What Are You Trying to Infer?

I have the unfortunate habit of reading comments on news sites.   Unlike the articles that precede them, comments are a free-for-all where logic rarely makes an appearance.   Interestingly, it really doesn’t matter whether the article is celebrity gossip or a research report, logic loses.   It’s easy to understand why. Logic is not a required subject for most college majors; therefore, most people wing it.

In logic, an argument is a sequence of statements that leads to a conclusion1–not what ensues from discussing whether or not Alabama should have played LSU for the BCS Championship. A valid argument is one in which the conclusion follows necessarily from the preceding statements.  That is, if the premises are true, a valid argument form will yield a true conclusion.

Validity can be determined using a truth table,  and it addresses only the form of an argument. It does not address the content of the statements that make up the argument.   In other words, validity cannot be used to determine if the statements (i.e., premises and conclusions) that make up an argument are factual. Validity only asserts that, if the statements are factual, then the conclusion drawn from them should be true.  Bottom line: When presented with an argument, verify its form and check the facts.

Arguments consist of one or more premises followed by a conclusion, and have the general form:

Premise 1
Premise 2
Premise n…

Below are inference rules1 that, if followed, assure that an argument’s form is valid.

Modus Ponens
Everyone uses modus ponens, though few know its formal name.    In Latin, It means “method of affirming.”   It has the form:

If P, Then Q        (Premise 1)
P is true                (Premise 2)
Therefore, Q      (Conclusion)

If it is raining, Then I wear boots.
It is raining.
Therefore, I wear boots.

Modus Tollens
Modus tollens means “method of denying” in Latin and has the form:

If P, Then Q
Therefore, NOT P

If it is raining, Then I wear boots.
I am NOT wearing boots.
Therefore, it is NOT raining.

Modus ponens and modus tollens are valid argument forms.  However, there are two argument forms, inverse and converse, that should be avoided because they do not reliably yield valid arguments.  Here are examples of inverse and converse forms. Avoid them!

Inverse Error Form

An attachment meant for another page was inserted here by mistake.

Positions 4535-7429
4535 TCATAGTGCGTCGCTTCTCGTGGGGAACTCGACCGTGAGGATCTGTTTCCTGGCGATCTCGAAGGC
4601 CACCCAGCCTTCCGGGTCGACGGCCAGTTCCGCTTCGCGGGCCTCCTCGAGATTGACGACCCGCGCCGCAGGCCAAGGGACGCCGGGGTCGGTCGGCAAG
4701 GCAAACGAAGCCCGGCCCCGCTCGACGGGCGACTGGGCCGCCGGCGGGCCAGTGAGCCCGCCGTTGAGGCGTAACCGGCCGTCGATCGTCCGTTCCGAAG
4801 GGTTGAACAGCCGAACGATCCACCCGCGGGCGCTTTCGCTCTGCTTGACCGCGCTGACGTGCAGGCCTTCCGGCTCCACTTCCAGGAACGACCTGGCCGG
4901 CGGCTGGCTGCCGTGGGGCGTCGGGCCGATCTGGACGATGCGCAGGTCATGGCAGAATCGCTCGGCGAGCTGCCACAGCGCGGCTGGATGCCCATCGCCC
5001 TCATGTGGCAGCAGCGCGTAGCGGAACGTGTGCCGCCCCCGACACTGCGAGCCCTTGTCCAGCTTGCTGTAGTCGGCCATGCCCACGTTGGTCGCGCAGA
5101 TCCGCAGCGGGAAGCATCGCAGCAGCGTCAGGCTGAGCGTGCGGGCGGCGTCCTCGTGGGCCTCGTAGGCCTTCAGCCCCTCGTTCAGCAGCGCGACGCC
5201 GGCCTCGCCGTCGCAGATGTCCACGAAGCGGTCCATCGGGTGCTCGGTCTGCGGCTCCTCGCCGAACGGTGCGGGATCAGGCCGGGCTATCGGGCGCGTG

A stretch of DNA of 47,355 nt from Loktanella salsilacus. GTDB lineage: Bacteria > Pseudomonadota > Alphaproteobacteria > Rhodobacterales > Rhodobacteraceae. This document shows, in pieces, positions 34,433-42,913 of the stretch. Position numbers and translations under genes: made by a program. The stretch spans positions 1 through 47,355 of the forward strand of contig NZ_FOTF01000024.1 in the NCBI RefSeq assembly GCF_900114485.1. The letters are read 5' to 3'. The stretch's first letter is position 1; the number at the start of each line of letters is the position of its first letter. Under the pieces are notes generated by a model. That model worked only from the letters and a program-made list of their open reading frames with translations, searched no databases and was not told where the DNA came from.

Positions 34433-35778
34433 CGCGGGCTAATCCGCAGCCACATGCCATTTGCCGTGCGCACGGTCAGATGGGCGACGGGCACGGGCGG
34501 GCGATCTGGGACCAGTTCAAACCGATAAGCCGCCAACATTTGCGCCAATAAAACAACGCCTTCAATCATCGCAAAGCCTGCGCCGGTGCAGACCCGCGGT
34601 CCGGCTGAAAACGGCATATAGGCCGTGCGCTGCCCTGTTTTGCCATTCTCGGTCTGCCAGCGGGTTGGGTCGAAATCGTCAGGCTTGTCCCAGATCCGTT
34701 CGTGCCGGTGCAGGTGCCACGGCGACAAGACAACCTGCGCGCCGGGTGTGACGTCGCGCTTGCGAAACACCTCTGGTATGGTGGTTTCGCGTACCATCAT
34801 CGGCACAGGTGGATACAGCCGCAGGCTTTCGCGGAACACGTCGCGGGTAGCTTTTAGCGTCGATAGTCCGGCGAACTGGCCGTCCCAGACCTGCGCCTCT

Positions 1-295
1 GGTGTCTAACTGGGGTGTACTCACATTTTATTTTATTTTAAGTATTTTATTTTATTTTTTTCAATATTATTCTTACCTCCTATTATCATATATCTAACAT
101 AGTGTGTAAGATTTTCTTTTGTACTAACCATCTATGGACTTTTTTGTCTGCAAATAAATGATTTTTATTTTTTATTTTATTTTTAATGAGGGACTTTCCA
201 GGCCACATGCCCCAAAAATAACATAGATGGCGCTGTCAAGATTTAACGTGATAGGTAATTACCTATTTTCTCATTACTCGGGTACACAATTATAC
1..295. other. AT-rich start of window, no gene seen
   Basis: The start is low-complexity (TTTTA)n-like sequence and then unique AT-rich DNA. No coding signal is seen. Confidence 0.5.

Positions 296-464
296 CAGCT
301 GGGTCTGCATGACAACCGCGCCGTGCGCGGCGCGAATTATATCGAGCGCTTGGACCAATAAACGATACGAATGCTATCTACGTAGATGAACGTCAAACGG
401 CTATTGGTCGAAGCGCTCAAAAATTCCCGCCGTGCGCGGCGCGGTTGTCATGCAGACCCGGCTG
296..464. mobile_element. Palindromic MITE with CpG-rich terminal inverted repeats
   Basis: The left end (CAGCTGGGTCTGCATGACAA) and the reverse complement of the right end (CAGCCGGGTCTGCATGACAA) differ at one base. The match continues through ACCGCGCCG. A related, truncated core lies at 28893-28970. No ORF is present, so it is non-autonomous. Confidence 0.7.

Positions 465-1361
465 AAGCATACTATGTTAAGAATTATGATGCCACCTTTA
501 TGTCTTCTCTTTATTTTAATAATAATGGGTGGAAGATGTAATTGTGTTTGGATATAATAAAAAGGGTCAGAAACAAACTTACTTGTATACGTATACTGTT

If P, Then Q
Therefore, NOT Q

If it is raining, Then I wear boots.
It is NOT raining.
Therefore, I am NOT wearing boots.

This conclusion is suspect because it goes beyond the limits of the initial premise, which states that boots are worn EVERY time it rains.   We have no information on what happens when it is NOT raining.  For example, there may be other reasons for wearing boots — when washing a car, fishing, or cleaning out a flooded basement.

Converse Error Form

If P, Then Q
Q is true
Therefore, P

If it is raining, Then I wear boots.
I am wearing boots.
Therefore, it is raining.

Like the inverse conclusion, the converse  conclusion is suspect because it assumes that there are no other reasons for wearing boots besides rain.   From the initial premise, all we know  is that EVERY time it rains, boots are worn.  Concluding that boots are worn ONLY when it rains is, at best, speculation.  The initial premise does not justify the converse conclusion.   Converse and inverse errors are easy to make and easy to swallow.  Watch out for them.

Two additional useful inference rules are elimination and transitivity.

Elimination is very familiar.  Given two choices, either one, but not both, may apply.

Therefore, P

I will travel to Washington by plane OR by car.
My car needs repairs.
Therefore, I will travel by plane.

Transitivity relies on the relationship among a series of implications.

If P, Then Q; If Q, Then R; If P, Then R.

If it rains, Then I wear boots.  If I wear boots, Then I take an umbrella.   Therefore, if it rains, Then I take an umbrella.

Now that you have a basic knowledge of inference rules, try them on this puzzle. See if you can determine which rules are used at each step as you solve it.

You are about to leave for school in the morning and discover that you don’t have your glasses. You know the following statements are true:

a)      If my glasses are on the kitchen table, then I saw them at breakfast.
b)      I was reading the newspaper in the living room or I was reading the
newspaper in the kitchen.
c)       If I was reading the newspaper in the living room, then my glasses are
on the coffee table.
d)      I did not see my glasses at breakfast.
e)      If I was reading my book in bed, then my glasses are on the bed table.
f)       If I was reading the newspaper in the kitchen, then my glasses are on the
kitchen table.

Where are my glasses?


1.            Epp SS.  Discrete Mathematics with Applications: Third Edition. Belmont: Brooks/Cole; 2004. All definitions, as well as, the puzzle are taken from the text.    Used by permission.


The solution, along with truth tables illustrating how one determines if an argument form is valid, will appear in the Wednesday post.



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